Leading the Charge at House Wars

orientation / events

Chants and cheers can be heard from blocks away as two playfully rival groups gather to trade barbs in Carnegie Mellon University's Morewood Lot next to the David A. Tepper Quadrangle. 

The first group, all first-year students residing in Morewood Gardens and E-Tower residence halls, are dressed primarily in yellow, the color representing their clan for House Wars. Most wear their Orientation t-shirts and face paint. Some have wrapped themselves in caution tape. One has turned a set of cardboard boxes into a giant pineapple costume. 

A few feet away stand the residents of Stever House adorned in green. They rally behind the megaphone-amplified voice of Chris Fulton. Fulton's wearing green, glittery face paint and an Orientation t-shirt that's different than most. It says HOC on the back, which stands for head orientation counselor. Fulton, a rising senior studying electrical and computer engineering, is one of seven HOCs. He's in charge at this year's House Wars.

"I love that House Wars is really a time when students can just have fun," Fulton said. "It's not serious. We can play games and have as much fun as possible. These games have transcended time, transcended the people that have been here." 

House Wars separates the incoming class by residence halls. The six groups claim their own color. Students spend hours before the event preparing elaborate costumes and making and painting cardboard structures. Once under way, they participate in a series of games, and the house with the most points at the end secures bragging rights for the next year. 

It starts with each team gathered on various sides of The Cut. Theme songs play over loudspeakers as the houses take turns charging the center of the field while screaming happy battle cries.

While some students only experience House Wars as an incoming first-year student, Fulton has participated every year since arriving at Carnegie Mellon. He was an orientation counselor his sophomore year, an orientation leader last year, and now plans House Wars as a head orientation counselor.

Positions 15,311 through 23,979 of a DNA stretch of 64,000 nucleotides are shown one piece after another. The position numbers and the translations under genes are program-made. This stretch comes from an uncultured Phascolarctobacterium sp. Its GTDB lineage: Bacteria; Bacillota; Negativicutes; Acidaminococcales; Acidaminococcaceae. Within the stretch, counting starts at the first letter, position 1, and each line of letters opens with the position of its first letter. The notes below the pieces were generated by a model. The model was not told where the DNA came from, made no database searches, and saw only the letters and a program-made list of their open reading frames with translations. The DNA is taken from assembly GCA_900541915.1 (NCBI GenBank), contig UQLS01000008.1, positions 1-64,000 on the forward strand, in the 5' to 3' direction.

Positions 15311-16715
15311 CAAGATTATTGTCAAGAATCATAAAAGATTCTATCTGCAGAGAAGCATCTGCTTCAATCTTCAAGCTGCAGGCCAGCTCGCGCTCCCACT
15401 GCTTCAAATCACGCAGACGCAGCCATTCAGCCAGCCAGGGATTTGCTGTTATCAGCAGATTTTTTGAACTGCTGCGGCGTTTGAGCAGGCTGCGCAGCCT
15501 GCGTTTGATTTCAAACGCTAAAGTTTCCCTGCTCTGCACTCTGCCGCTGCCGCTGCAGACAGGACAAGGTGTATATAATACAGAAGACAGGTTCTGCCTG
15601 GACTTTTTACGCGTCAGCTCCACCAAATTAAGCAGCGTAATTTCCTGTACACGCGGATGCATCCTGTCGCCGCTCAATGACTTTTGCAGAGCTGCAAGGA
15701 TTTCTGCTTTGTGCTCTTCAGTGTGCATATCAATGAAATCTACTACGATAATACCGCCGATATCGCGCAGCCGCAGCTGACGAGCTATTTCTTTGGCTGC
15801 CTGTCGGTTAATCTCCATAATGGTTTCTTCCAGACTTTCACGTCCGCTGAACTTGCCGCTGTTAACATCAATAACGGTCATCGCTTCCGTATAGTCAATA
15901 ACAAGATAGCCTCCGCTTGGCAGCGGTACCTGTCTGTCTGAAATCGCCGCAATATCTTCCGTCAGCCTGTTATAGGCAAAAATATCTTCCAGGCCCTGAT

Chris Fulton gives instructions to participants of this year's House Wars.

"Chris has put his heart and soul into the event so far," said Julie Schultz, the associate dean for First-Year Orientation and Family Engagement. "House Wars is such a great part of Orientation week. The students develop relationships with their roommates, floormates and others in their house community. They have fun displaying that pride, through these fun, quirky games."

This is Schultz's second House Wars. She took over the program from Anne Witchner, the associate dean for Student Affairs. Witchner oversaw House Wars from the beginning, in 2001 when a group of four head orientation counselors decided they wanted to try something new. 

Jennifer Cerully, Jara Dorsey, Michael Gibbons and Brook Rosenthal created an optional evening of field games on The Cut. In the first year, 300 students participated. The four HOCs returned the following year with a more formalized proposal and the name House Wars. They anticipated the same size crowd. According to Witchner, more than 900 showed up for the second year. 

"I think it's a testimony to how students help shape what happens here in positive ways," Witchner said. "My philosophy has always been to empower students. I always wanted the head counselors to have their imprint on Orientation."

Over time, the games have continued to grow. Each year, a new HOC adds their own spin to the event. Games are swapped out. But some things, like the watermelon pass, never change.

"Everyone remembers their House Wars experience," Fulton said. "Regardless of whether you won or lost, whatever the case may be, it's still a fond memory."

Fulton was speaking anecdotally about losing. He won with Stever House in his first year.

"When they announced that our house won, everyone just shot up and erupted in cheering and dancing," Fulton said. "I was so into it I lost my voice."